Most pop musicologists consider Galaxie 500 the late-'80s branch of the Velvet Underground family tree, as does the now-defunct band's latest press release. The theory is only partly right. The Boston/NY-trio, with their allegiance to three chords and you're out, verse-verse-verse song structure and talk-sing vocal stylings is certainly heir to the musical spirit of VU, and Rykodisc's handsomely packaged enhanced-CD box set bears this fact out with hours of aural (and video) proof. But to characterize the band, which spawned Damon and Naomi and the ever-improving Luna, as a footnote -- even a pioneering footnote -- in minimalist rock is to overlook the uniqueness and impact of the group's vision. Fortunately, the three out-of-print LPs and fourth rarities disc that comprise the box set make this point with force.
Remixed from masters by the band's original producer, Kramer, the set begins with the group's 1988 debut album, "Today," which was originally released on Aurora Records. The simple guitar/voice interplay on the record -- perhaps best exemplified by "Tugboat," first put out as a 7-inch on blue vinyl -- suggest a band with equal parts taste and timidity. Other gems include a cover of Jonathan Richman's "Don't Let Our Youth Go to Waste" and a lumbering bonus track, "King of Spain." Though at times the record suffers from the kind of sloppiness expected from a band in its formative stages, it's clear that Galaxie 500 were already committed to their signature spare sound, as if determined to march to their own taut snare through an era dominated by hair bands, Madonna and the slide into grunge.
The next two albums, 1989's "On Fire" and 1990's "This is Our Music," find Galaxie developing more melodic intricacies as they play slightly longer songs and cover other artists like George Harrison, Yoko Ono and, in bonus tracks, the Velvet Underground and Joy Division. The former LP boasts the exceptional five-minute drone "Snowstorm," the latter, "Fourth of July," two of many songs that illustrate what an exceptional band Galaxie had become -- and what they could have become, given more time. The fourth disc, "Uncollected Galaxie 500," showcases the band's more experimental side and features alternate takes, covers (two from the Beatles) and unreleased originals. Because Galaxie rarely altered its lineup or arrangements, two tracks from "Uncollected" are particularly noteworthy: a version of "Blue Thunder" from the album "On Fire," which features saxophone, and a cut called "The Other Side," with bassist Naomi Yang on lead vocals.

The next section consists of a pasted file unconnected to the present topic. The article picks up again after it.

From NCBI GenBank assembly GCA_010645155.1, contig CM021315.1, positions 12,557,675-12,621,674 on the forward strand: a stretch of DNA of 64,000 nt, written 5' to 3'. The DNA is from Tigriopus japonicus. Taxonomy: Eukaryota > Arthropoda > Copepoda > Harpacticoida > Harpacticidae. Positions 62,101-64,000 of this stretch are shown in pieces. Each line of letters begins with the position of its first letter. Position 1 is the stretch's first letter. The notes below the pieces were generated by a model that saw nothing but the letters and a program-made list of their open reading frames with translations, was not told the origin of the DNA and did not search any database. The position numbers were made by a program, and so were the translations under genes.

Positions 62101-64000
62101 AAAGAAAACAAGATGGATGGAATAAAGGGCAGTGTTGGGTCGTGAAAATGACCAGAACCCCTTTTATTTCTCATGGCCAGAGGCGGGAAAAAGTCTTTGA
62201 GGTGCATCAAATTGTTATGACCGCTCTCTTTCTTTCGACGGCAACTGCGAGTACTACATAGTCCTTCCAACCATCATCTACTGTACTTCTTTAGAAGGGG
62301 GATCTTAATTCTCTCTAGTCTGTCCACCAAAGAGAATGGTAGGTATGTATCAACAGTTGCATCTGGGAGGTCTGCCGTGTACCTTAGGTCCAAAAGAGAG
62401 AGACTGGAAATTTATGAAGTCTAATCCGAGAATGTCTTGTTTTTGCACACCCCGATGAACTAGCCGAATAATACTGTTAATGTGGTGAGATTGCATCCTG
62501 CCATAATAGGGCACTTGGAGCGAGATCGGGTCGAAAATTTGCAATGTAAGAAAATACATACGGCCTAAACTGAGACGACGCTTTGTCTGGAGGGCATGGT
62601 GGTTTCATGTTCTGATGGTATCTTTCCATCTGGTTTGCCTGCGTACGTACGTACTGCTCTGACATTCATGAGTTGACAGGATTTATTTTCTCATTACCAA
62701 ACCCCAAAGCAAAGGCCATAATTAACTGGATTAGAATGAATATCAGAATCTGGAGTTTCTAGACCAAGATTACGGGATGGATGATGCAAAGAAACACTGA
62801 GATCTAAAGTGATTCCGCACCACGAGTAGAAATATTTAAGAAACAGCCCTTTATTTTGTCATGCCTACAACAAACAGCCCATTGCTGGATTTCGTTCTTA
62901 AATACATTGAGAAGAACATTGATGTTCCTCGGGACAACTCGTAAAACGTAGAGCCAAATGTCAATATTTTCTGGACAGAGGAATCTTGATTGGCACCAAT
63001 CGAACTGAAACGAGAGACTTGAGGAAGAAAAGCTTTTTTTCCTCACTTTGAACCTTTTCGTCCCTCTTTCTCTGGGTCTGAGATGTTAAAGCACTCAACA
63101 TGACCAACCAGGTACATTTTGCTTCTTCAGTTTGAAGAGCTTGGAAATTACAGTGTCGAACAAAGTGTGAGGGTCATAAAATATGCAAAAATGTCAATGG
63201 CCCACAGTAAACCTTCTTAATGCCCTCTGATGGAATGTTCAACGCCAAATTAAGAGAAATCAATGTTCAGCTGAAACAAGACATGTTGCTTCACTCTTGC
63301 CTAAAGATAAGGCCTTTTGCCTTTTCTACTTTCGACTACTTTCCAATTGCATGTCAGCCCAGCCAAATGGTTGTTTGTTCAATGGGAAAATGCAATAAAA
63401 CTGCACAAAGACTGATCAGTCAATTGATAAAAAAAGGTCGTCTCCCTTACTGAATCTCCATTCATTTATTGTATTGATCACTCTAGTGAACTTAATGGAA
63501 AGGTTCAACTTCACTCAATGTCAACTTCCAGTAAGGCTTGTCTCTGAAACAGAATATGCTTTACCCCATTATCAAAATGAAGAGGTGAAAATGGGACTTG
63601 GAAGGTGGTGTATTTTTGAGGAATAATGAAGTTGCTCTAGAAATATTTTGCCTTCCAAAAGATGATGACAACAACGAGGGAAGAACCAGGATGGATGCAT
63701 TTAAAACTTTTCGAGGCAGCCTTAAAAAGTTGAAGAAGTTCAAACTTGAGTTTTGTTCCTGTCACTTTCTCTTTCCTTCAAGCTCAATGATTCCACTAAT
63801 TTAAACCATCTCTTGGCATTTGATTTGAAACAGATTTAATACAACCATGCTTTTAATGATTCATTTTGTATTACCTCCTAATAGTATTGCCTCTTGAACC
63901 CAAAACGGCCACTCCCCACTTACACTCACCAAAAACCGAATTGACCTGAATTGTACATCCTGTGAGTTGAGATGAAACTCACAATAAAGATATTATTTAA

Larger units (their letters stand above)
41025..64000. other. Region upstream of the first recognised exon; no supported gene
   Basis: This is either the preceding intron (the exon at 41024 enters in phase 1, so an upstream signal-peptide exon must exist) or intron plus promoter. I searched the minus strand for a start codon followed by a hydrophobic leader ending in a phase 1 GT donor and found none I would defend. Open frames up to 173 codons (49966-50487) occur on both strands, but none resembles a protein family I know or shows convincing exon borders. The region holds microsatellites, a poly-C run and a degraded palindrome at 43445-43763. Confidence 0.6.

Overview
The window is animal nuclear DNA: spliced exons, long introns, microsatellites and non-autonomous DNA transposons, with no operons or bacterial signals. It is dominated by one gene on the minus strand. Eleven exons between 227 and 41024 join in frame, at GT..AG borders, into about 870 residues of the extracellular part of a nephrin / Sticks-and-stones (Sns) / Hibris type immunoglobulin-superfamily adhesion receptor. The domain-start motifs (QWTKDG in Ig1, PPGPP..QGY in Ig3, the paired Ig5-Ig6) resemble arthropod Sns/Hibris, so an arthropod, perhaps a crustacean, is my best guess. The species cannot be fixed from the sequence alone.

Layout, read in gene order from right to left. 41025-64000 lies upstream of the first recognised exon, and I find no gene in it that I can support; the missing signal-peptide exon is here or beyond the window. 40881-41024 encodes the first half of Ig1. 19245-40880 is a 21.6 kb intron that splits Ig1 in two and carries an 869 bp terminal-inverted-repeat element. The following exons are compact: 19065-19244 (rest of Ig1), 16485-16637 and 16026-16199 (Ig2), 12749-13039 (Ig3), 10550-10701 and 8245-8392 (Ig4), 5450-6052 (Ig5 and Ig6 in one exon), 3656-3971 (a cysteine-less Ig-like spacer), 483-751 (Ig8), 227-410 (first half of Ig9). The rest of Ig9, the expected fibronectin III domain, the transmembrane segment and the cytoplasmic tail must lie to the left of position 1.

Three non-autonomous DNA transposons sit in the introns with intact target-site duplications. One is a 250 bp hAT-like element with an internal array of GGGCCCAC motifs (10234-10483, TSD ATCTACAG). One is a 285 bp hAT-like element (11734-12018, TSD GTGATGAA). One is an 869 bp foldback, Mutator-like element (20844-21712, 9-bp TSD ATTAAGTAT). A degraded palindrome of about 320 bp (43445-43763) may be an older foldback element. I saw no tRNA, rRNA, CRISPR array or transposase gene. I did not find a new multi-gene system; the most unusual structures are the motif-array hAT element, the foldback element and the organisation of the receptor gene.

Scattered throughout the set are indications that while Galaxie was greater than the sum of its parts, Wareham was indeed the band's visionary. Yang's bass and Damon Krukowski's percussion are solid, but the best songs are built around Wareham's guitar lines, which seem to be drawn from the crossroads of bombastic '70s guitar rock and the understated flourishes popularized by George Harrison and later adopted by the likes of Television's Tom Verlaine and Richard Hell collaborator Robert Quine. The fact that Wareham plays some of Galaxie's material in expanded form with Luna (compare the solos in "Blue Thunder" and Lunapark's "Anesthesia," for example) is testament to the staying power of his melodies.
The great underdog subtext to the story of
this box set is that Krukowski bought
Galaxie's contracts back at an auction after
the American branch of Galaxie's label,
Rough Trade, went bankrupt. It was 1991,
the age of Seattle, and he was the highest
bidder. The price paid is not mentioned in
the beautiful book that accompanies the
discs (designed, like all the band's albums
and EPs, by Yang), but it's nice and not
especially illogical to imagine the band
walked away with a steal. It's a fitting
denouement for a band whose last record
was entitled "This is Our Music." Now,
thankfully, it's our music too.